I've heard that from other people who are in the field already too! Even the people with CS degree go through basic trainings depending on the company/job title one has. And no worries, my experiences haven't been spoiled (yet)!
     
  17. johngwheeler macrumors 6502

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    I come from a land down-under...
    #17
    Well, "hatred" might be putting it a bit strongly ;)

    I think a lot of the problem is with how Mathematics is taught - pretty much at any level. The really good teachers who are able to effectively convey both purpose and method are, in my experience, rare.

    I appreciate that people who go on to become mathematicians probably have an inherent love of just using Maths as an intellectual pursuit, and see some inner beauty in its workings.

    However, I think most "users" of Maths, just want to understand how to apply it to real world problems, and to gain a grasp of Maths as a tool in which to model systems and do their work.

    My experience of being taught the subject by mathematicians (with almost no understanding of my usage) when I was studying engineering was less than satisfactory. I was left to make the conceptual leap from theory to practice on my own, and at the time, I needed some help which I didn't receive.

    As an example, the whole subject of algebra with real and imaginary numbers was never really explained in the context of electronic circuit design, but I knew how to apply the methods to get an answer. I just never really knew "why", and for my style of learning, I like to be able to conceptually grasp how something works, even if it an abstract model that is that is an analogue for the properties of the physical world.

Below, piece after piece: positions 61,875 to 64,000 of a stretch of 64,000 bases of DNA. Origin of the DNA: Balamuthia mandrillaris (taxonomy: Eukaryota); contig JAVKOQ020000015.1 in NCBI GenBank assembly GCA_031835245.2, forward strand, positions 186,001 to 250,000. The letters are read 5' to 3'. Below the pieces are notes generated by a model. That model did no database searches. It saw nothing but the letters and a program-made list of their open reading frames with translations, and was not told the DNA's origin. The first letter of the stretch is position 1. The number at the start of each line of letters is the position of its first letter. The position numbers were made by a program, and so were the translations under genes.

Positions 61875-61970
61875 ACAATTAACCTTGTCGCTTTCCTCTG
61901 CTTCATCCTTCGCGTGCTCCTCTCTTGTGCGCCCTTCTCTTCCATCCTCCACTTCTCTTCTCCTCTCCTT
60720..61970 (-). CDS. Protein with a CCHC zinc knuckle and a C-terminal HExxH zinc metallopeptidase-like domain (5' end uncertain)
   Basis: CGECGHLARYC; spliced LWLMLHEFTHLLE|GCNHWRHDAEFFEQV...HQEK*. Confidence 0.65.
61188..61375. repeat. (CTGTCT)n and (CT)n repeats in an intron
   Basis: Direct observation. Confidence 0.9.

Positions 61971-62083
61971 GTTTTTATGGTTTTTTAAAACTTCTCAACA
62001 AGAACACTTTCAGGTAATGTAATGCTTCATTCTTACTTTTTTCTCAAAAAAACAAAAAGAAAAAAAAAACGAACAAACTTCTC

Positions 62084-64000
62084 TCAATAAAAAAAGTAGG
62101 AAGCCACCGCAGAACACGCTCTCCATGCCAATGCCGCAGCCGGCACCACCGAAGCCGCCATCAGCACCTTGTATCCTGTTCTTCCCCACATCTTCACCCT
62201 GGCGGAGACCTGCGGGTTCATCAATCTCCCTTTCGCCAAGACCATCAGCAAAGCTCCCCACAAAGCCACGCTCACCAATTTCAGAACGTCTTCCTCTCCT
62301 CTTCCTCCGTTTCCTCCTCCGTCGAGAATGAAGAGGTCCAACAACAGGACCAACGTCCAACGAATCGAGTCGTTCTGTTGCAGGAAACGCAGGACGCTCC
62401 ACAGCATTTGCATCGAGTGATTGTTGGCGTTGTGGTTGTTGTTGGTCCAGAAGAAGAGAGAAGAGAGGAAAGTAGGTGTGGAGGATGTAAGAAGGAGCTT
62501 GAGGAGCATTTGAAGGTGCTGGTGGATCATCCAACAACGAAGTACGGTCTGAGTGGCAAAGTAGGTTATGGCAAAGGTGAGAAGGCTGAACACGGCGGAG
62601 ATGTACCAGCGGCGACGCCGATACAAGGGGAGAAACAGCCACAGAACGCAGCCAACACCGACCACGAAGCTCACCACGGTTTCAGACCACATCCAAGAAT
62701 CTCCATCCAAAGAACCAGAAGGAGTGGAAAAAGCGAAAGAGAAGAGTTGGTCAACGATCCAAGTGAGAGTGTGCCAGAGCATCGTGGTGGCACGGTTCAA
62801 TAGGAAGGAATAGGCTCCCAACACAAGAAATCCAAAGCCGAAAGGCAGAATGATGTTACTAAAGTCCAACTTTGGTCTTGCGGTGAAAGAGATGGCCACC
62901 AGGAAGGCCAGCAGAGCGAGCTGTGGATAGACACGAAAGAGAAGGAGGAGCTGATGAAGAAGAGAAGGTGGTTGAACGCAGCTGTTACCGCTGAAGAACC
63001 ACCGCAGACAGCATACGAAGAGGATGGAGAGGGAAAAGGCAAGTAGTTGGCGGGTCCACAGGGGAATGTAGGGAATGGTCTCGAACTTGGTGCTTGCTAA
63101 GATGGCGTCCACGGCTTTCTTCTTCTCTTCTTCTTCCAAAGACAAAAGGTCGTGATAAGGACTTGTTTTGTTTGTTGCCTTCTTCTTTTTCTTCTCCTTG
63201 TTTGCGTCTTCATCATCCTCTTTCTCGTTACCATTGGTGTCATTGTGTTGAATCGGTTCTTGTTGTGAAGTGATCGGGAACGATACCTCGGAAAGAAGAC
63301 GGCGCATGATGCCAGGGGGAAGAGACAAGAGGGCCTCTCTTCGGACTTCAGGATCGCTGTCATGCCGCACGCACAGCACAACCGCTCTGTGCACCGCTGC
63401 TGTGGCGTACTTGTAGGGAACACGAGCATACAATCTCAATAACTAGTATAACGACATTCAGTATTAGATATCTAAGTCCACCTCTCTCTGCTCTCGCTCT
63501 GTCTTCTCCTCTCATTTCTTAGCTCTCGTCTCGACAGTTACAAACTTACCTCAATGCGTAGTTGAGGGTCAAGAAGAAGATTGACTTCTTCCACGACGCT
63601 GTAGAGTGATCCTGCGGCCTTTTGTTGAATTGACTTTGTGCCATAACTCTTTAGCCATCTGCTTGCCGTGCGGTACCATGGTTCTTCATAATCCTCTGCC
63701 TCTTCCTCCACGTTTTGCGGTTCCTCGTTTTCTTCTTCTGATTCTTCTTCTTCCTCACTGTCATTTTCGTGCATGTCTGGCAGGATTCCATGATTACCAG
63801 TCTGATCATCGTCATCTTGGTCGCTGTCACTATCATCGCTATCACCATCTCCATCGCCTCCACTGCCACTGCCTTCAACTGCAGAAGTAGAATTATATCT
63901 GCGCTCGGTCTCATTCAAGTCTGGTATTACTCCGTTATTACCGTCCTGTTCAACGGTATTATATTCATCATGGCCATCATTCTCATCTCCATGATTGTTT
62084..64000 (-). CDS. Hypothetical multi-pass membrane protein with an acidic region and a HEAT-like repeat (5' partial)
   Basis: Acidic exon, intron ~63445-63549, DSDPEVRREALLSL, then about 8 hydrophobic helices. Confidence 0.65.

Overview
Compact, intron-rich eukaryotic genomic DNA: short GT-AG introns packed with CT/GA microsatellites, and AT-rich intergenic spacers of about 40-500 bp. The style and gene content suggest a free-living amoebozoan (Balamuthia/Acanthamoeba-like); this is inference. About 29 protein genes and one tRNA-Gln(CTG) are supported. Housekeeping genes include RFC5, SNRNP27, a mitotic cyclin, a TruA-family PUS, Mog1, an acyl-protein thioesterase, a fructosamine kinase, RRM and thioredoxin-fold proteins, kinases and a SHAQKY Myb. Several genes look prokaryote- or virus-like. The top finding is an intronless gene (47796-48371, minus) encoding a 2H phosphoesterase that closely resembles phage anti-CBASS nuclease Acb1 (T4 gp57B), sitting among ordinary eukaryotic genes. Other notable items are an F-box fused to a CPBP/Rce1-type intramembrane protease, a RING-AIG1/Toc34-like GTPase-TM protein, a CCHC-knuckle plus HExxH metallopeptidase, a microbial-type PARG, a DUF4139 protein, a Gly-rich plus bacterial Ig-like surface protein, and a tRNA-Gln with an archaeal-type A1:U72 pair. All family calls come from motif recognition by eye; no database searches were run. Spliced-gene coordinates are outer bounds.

TL;DR Nothing to do the rMB, but does raise the question of whether it's good enough for mathematical modelling or education!
     
  18. seong thread starter macrumors 65816

    seong

    Joined:
    Feb 11, 2010
    #18
    Wow Math Post-Doc... you must really love math to be able to study the field for more than a decade :eek: I'm assuming people in math field do a lot of programming too?

    ----------

    Thank you for your reply :) I've actually went to one of the local Apple Stores and tried out the online swift compiler (albeit slow, I was able to see how good it will be with XCode.)
     
  19. Jspring86 Suspended

    Jspring86

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    Oct 7, 2011
    Location:
    Tempe, AZ
    #19
    I do a lot of programming, which most applied mathematicians do. My research is in numerical analysis of partial differential equations on surfaces, so a lot of my grants are funded for developing Python NumPy routines for solving such equations.

    Most pure mathematicians don't do much programming, they push symbols around on a page to prove theorems. I also prove theorems, but also do a lot of coding.
     
  20. seong thread starter macrumors 65816

    seong

    Joined:
    Feb 11, 2010
    #20
    To be honest, I didn't realize there were so many B.S. majors here on Macrumors. I don't hate math, but I can see where people who are in programming field hate math (majority of my friends are just tech geeks, not really a math loving kind of people.)
    Glad to hear that for whatever you are doing, the rMB is sufficient! I've been so confused as to how people treat rMB to be an extremely underpowered device, even though people who are actually working in the field, such as yourself, have been praising how good it was at day to day tasks. I'm 99% sold on buying the rMB to ditch my current rMBP 15" if it wasn't for the 4~6 weeks shipping :\

    ----------

    Wow, much respect to you sir! I would hope to do something like that myself in the very near future :)
     
  21. elithrar macrumors 6502

    elithrar

    Joined:
    May 31, 2007
    #21
    A lot of users severely overestimate their workload (from a CPU perspective), and/or make a quick judgement off freshly imaged machines in-store (which are probably still Spotlight indexing).
     
  22. seong thread starter macrumors 65816

    seong

    Joined:
    Feb 11, 2010
    #22
    oh I see, I was actually thinking those haters were the ones who've actually used it haha.
     
  23. legioxi macrumors 6502a

    Joined:
    Mar 2, 2013
    #23
    Some might be users. Just like some praisers might not be.

    Anyways. I use it for programming using Xcode/Sublime/Terminal. Works quite well. Most of the heavy lifting I offload to my home servers though. If you're at college, you should have that option with your classes (I know I did 15 years ago in CS). Develop on the laptop, build/run/test on university servers.